Project HELP aims to spread awareness on alcoholism and drug addiction across Long Island


Jeff Stone, lieutenant governor of the Long Island North Division of Kiwanis, said about two and a half years ago it occurred to him that he should do something to address the drug epidemic that has touched the lives of millions of families.

Over the past six months it all started coming together, he said, with the right people jumping aboard and “putting the puzzle together.”

And on Thursday, those efforts were made into a reality with Project HELP hosting its first of three speakers in a seminar series that focuses on providing people, particularly the parents and grandparents of teenagers, with knowledge of how addiction works and how to fight it or avoid it altogether.

Stone said speakers, who include mental health and suicide prevention specialists, will present for the first half of the seminar and for the second half, local nonprofit groups will share what they do to combat the drug epidemic on Long Island.

The first speaker was Dr. Stephen Dewey who presented at the Port Washington Library on the topic: “The Effects of Drugs and Abuse on the Teen Brain: Learn and Be Prepared for ‘the Conversation.’”

Stone, who is a member of the county’s Heroin Task Force, said in an interview before the event that he planned to ask the audience how many of them have been affected by the drug epidemic and how many have lost a loved one.

Unfortunately, he said, “I expect most hands to go up.”

Stone stressed the importance of breaking the silence on drug addiction.

“Don’t keep it to yourselves, put it out in the open,” he said.  “The sunlight is the best disinfectant.”

As part of the project, Stone has connected with local nonprofits such as Long Island Reach Inc., Port Counseling Center, Long Island Council on Alcoholism and Drug Dependence and Drug-Free Long Island.

The initiative is all about helping the “boots on the ground” people, the nonprofits “who go out there and help people,” Stone said. “We want to drive donations to them.”

Stone said the committee behind Project HELP started as a group with about seven people at the Port Counseling Center and has grown to over 25 people meeting in the Hagedorn Room at the Port Library.

“People are volunteering their time, service and talent,” Stone said. “There is so much creativity in this group, it blows me away.”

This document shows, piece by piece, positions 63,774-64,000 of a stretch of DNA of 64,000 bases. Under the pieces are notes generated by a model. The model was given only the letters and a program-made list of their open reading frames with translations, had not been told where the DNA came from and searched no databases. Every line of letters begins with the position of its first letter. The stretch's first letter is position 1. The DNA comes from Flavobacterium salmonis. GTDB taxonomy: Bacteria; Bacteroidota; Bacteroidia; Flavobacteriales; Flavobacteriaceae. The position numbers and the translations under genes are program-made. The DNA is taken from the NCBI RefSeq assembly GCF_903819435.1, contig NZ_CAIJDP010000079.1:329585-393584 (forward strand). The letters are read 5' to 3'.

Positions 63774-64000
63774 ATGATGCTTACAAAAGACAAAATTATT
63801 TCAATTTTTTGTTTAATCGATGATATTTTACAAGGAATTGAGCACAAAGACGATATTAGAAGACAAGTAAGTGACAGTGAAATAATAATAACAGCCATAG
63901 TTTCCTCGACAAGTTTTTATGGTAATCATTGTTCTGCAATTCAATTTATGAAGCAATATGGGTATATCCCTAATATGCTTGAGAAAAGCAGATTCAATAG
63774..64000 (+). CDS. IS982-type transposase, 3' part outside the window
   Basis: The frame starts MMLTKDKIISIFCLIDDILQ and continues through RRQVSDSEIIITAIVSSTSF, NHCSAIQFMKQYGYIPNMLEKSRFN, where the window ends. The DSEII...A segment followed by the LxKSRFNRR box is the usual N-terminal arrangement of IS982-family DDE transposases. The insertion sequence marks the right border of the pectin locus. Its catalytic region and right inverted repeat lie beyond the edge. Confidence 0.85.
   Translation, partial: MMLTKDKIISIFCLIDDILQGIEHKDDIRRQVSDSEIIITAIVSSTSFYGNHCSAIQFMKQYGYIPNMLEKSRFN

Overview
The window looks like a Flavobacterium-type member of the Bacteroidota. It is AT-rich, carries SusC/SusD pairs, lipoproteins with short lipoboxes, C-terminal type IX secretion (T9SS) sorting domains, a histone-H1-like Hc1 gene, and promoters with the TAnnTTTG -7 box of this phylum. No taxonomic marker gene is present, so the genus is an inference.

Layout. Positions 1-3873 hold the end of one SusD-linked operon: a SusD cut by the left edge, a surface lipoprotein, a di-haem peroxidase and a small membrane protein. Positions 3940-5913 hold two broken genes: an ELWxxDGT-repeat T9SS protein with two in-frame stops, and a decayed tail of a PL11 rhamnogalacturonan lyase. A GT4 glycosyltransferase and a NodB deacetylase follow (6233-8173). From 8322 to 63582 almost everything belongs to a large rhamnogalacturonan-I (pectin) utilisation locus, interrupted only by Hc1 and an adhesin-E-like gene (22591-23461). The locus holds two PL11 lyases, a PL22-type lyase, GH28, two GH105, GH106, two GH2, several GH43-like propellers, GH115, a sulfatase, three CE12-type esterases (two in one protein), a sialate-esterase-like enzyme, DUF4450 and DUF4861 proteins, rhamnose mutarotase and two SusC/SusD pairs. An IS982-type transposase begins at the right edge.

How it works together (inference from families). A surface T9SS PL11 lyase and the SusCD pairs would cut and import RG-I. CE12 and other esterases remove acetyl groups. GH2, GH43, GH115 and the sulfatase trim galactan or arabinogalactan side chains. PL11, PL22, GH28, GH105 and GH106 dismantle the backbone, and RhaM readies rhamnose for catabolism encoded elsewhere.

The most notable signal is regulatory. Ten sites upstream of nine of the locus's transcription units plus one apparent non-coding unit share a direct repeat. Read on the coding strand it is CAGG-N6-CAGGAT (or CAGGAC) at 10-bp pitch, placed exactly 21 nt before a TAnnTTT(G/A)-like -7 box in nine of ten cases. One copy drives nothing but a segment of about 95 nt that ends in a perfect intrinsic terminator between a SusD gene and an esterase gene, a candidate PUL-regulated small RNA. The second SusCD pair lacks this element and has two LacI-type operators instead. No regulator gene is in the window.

Stone said the plan is to expand Project HELP to an island-wide initiative. In August, he said he is going to discuss the project at the state Kiwanis convention and in June, he scheduled a sit-down with the president of Kiwanis International at the convention in Orlando, Florida.

In additional efforts to get the word out, a website and YouTube channel for Project HELP are in the works, Stone said.

The next seminar in the series will be held on July 9 and will feature Dr. Jeffrey Reynolds, who will discuss “Co-occurring Mental Health Disorders, Treatment and Recovery.”

August’s seminar will have multiple speakers presenting on a range of topics that include mental health, suicide prevention and the hazards of vaping.

Each seminar is scheduled for 7 p.m. in the Lapham Room at the Port Washington Public Library.


  1. Great act. We need more people like you, Jeff. Every conscious person has heard about the possible consequences of the uncontrolled use of these drugs: hellish addiction to heroin, the danger of overdose, the dangers of intoxication, the mental degradation of a person who uses alcohol and drugs, the increased likelihood of cancer due to smoking. However, people continue to use psychotropic drugs. The reasons for using these substances are very different: some use them as painkillers, others as sleeping pills, others as stimulants to cheer up, but many to change themselves at least temporarily in order to create a state of inner well-being that helps them through life’s difficulties. Tobacco, coffee, alcohol are the most common psychotropic substances most often used by people. However, marijuana, hashish, LSD, mescaline, amphetamines, cocaine, and even heroin are also widely used. Thanks you!


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